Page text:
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Each triumph, he says, is like adding another beautiful pearl on a string. Jim Hofher says it with sincerity and in a tone that seems earnest.

He wants you to believe that while his first win as coach of the University at Buffalo last Saturday at Connecticut was special, it is only a small part of a much bigger scheme.

So Hofher placed the game ball in a glass trophy case in the UB football office, and talked about how the team can secure more treasures.

"The first game, the 10th game . . . we play to win," said Hofher, a native of Middletown, Conn., whose team defeated UConn, 37-20. "It was fun. I'm from Connecticut so there were far too many Hofhers there to count, but that was fine.

"We're selfish, so we want a lot more. It's one game and I think we were hungry. But we have to stay hungry because it was only one game. We have to try to add them up and be a good team enough times where we add them up and look and see at the end of the season . . . we can say, 'Yeah, we maximized where we were.' That's part of development, that's part of coaching."

His next chance comes Saturday when UB (1-2, 0-1 Mid-American Conference) plays host to Central Michigan (1-2, 0-1) at UB Stadium. But first, Hofher will probably have to deal with more congratulatory messages. Former Syracuse University coach Dick MacPherson, among others, has already called and he's appreciative of the kind words. But on Tuesday, Hofher reflected on how much the victory meant to the players, who halted an 18-game road losing streak.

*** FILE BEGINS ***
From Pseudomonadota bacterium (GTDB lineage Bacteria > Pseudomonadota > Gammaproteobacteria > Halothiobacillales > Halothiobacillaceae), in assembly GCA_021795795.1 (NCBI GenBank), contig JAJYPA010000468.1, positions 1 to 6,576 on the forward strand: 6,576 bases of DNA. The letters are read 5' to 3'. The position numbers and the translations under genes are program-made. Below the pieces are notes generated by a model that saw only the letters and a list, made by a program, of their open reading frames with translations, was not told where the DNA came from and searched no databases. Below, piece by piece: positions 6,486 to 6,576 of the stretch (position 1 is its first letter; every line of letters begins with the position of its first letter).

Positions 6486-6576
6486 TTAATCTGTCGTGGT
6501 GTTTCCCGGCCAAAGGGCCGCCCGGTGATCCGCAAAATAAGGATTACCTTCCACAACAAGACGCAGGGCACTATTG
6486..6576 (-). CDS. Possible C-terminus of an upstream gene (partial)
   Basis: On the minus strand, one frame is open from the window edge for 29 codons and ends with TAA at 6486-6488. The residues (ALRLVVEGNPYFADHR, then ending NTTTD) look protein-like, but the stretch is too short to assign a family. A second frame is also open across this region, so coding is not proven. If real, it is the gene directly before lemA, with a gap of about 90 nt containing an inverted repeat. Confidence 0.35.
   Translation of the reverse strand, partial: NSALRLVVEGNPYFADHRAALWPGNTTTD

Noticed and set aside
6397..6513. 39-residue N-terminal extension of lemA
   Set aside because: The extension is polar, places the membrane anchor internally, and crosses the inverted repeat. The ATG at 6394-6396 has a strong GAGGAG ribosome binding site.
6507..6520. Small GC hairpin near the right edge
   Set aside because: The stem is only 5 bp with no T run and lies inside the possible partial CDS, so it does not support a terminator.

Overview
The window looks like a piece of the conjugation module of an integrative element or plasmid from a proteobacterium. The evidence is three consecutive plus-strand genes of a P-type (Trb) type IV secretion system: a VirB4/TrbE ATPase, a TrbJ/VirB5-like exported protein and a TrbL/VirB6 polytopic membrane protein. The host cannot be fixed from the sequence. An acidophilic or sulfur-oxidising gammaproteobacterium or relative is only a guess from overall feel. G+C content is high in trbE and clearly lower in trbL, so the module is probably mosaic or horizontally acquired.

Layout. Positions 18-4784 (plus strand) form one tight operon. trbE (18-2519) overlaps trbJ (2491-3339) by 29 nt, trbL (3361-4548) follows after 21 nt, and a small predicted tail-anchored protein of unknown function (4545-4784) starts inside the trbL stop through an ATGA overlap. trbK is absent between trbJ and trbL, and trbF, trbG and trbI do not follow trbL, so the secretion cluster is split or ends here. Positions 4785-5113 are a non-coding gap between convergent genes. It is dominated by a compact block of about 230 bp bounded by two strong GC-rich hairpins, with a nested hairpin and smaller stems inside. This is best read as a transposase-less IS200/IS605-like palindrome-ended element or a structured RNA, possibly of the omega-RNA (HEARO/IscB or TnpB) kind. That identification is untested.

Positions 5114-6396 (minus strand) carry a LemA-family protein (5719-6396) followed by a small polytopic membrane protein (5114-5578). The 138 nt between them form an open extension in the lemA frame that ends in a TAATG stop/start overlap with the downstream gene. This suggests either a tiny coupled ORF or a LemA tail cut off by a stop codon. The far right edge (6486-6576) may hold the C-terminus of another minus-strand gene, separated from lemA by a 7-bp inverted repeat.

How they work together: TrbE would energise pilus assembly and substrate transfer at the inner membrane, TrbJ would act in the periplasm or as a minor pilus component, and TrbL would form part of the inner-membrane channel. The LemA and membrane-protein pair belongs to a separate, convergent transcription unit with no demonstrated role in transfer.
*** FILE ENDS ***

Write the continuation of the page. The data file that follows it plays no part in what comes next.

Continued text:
"It makes me feel good because the kids feel good," he said. "I can keep coaching, but they only have so much (time) to play college football. I've got a long time, or I hope I have a long time, so I want them to be able to maximize their enjoyment. Just winning a football game, we don't care where it is, is its own joy."

At least things appear a bit more promising than they did only a few weeks ago. The offense looks like it was able to take off the training wheels and UB looked nothing like the team beaten by Bowling Green two weeks, 35-0.

The Bulls rushed for a season-high 149 yards and senior Joe Freedy, throwing shorter passes than usual, finished 20 of 36 for 218 yards and one TD. The defense held the Huskies to 221 yards total offense and seems to improve as the season progresses. Take away the 54-yard Hail Mary touchdown to end the half and the 72-yard fumble recovery in the fourth quarter and UConn would have been completely buried by UB.

"It's a step," Hofher said. "They should feel better about what they've been practicing and how they've been practicing and why they've been practicing. They should apply those records today, tomorrow and Thursday and Friday and in the game on Saturday night. You can't just tell them, 'Hey, you're good.' But guys know it when they perform well and they should play better."

Saturday's game, however, wasn't more exciting than Hofher's first win as coach at Cornell in 1990. On the final play of the game, Princeton, the defending Ivy League champs, threw a Hail Mary and Cornell's defensive back didn't stop the receiver until he reached the 4-yard line. Cornell won, 17-14.

"Something always happens," Hofher said. "It's not round, and it bounces funny."

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